Over the years, the Salt Lake Chamber called a number of office buildings home, some of them elegant, others not so grand. Their new offices on Fourth South and State Street were decidedly in the elegant category when they moved in 1986, thanks to an innovative plan to furnish them.
How that came to happen is a story in itself. But first, some background.
The Chamber had been in relatively few locations until 1968. It enjoyed being at the swanky Commercial Club Building for twenty-eight years, and in the utilitarian Walgreen Drug store upper floors for another twenty-eight. But in 1966 the J.C. Penney Company began an expansion program and acquired the Walgreen site for a new downtown store.
New executive secretary Maxwell E. Rich, in the job for just ten months, led the Chamber up the street July 1, 1966, to new quarters at 146 S. Main, above the Utah Theater, where KALL radio had been located. (The Retail Merchants Association, The Salt Lake Junior Chamber of Commerce, The Salt Lake Safety Council, The Better Business Bureau, The Downtown Planning Association, The Utah Legislative Conference, Utah Council of Retailers, the Bonneville Speedway Association, Intermountain Fat Stock Association, and Olympics for Utah, Inc., all associated somehow with the Chamber, tagged along and changed their letterheads.)
Rich then found a street-level location with more spacious quarters at 19 East Second South, where the Chamber moved in 1968. Among other things, more room made it possible to build a new, sophisticated State of Utah Briefing Center where nearly every day groups interested in economic development, conventions, or tourism assembled.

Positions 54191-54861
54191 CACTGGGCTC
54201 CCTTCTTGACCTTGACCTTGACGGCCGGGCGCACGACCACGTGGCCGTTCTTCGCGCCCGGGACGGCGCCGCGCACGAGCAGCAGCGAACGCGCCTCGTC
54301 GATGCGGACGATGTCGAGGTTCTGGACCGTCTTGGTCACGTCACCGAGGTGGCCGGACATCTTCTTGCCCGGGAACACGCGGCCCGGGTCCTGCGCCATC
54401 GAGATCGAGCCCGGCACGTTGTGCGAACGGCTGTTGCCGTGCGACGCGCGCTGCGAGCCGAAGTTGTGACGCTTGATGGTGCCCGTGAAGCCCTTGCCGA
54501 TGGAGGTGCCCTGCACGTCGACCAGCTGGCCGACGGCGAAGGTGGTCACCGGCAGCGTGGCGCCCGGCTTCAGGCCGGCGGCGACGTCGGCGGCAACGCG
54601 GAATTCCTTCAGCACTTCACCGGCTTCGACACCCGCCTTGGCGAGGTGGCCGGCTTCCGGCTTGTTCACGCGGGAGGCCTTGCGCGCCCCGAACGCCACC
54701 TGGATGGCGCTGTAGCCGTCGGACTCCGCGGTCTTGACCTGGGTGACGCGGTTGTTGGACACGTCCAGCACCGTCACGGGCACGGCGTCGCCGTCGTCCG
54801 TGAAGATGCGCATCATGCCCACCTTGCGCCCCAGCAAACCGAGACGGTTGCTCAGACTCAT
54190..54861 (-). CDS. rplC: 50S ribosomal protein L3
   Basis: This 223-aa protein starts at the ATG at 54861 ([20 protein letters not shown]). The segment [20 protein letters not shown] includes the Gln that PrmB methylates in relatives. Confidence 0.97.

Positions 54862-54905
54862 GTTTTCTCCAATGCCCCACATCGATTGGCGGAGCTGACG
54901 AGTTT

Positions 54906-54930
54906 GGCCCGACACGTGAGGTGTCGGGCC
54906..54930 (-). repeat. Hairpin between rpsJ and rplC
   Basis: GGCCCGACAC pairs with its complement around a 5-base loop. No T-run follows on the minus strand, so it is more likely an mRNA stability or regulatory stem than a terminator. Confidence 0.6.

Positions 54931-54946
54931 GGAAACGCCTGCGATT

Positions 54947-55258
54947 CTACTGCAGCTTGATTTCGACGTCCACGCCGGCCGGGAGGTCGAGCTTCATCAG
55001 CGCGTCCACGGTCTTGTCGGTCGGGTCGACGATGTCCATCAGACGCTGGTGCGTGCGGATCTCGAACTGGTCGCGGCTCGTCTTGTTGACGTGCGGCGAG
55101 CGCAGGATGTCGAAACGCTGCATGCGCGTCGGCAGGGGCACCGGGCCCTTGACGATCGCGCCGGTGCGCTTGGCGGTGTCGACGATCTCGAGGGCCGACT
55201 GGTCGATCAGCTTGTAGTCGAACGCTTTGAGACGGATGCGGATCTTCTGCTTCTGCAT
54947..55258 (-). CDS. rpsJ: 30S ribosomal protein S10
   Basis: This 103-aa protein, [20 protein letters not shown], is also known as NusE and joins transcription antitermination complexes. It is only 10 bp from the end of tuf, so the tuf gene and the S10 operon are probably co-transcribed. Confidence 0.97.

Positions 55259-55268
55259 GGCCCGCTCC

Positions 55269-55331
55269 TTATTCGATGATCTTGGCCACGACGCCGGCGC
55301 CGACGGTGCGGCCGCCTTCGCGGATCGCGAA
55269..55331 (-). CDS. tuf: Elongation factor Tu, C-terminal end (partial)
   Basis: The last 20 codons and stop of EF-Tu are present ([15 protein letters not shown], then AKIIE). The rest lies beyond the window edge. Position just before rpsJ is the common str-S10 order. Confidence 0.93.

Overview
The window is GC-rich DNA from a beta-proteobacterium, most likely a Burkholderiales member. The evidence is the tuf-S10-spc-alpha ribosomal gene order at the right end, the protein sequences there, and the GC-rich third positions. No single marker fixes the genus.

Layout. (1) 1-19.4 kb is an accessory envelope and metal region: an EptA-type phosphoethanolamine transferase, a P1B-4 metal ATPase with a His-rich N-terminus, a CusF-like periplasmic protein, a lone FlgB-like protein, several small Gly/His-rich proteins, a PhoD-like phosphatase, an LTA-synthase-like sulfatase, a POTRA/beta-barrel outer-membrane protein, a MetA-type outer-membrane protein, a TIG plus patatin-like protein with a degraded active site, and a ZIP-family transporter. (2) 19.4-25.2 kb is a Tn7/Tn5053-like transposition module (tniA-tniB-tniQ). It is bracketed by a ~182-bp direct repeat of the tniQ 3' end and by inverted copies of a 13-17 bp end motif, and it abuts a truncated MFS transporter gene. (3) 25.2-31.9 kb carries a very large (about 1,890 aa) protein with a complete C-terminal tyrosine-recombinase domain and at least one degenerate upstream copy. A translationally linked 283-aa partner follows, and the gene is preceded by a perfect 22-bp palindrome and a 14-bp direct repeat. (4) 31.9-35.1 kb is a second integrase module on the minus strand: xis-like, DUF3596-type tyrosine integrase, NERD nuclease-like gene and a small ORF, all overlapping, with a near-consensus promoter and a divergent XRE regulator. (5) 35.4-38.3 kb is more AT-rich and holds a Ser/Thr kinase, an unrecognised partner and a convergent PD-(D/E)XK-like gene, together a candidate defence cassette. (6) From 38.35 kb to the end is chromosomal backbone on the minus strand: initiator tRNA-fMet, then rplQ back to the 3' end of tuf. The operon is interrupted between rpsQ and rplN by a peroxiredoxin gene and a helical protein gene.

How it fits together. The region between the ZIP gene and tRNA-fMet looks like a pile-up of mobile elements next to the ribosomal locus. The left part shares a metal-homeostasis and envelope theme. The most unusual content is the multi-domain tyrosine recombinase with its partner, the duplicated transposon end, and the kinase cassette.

That was the situation when Fred Ball became executive secretary. Although it was a superb location, it was also beneath a twelve-story parking garage. That brought with it a lot of traffic noise and sometimes fumes. Ball remembers that the furnace and air conditioner were “very antiquated. Frequently the furnace would ‘blow’ and so I learned how to make the repairs. I kept work gloves and old clothes in the office so I could go to the basement and make the repairs,” he wrote.
The furnace was in the basement, which also housed a private club called the Press Club, so he found himself moving crates of lettuce and canned goods to get to his repair job. Chamber members became members of the Press Club. (The club later folded and D.B. Coopers took its place.)
The location had its advantages. Chamber aides were offered the use of Walker Bank’s executive dining room, located on the top floor of the building, when they needed it.
Nevertheless, Ball recognized early that new facilities would have to be located. And by the time the lease neared its expiration the space had become too small. “The big problem for the Chamber was that there were not sufficient cash reserves to really do an adequate job in securing new space,” he said.
The Chamber began looking for alternative homes. Desmond Barker, who would serve as Chairman of the Board of Governors in 1981, writes that in 1978 he headed a Chamber task force that evaluated downtown property ownership, and particularly focused on Block 53. That block extends from 300 to 400 South and from State Street to 200 East–just north of the City County Building. Owners of most of the property then were two elderly sisters, “heirs of the Auerbach family who lived in New York. They thought their property was worth far more than any offer and held up a planned major shopping center that would have anchored the south end of the city,” wrote Barker. Developers instead moved north and built the Crossroads Mall, he added.
Despite that setback, Barker and his committee continued to try to do something about the block, which was a significant part of downtown. Eventually, “the discussions led to meetings with N. Eldon Tanner, First Counselor in the First Presidency of the LDS Church,” he relates. “Wes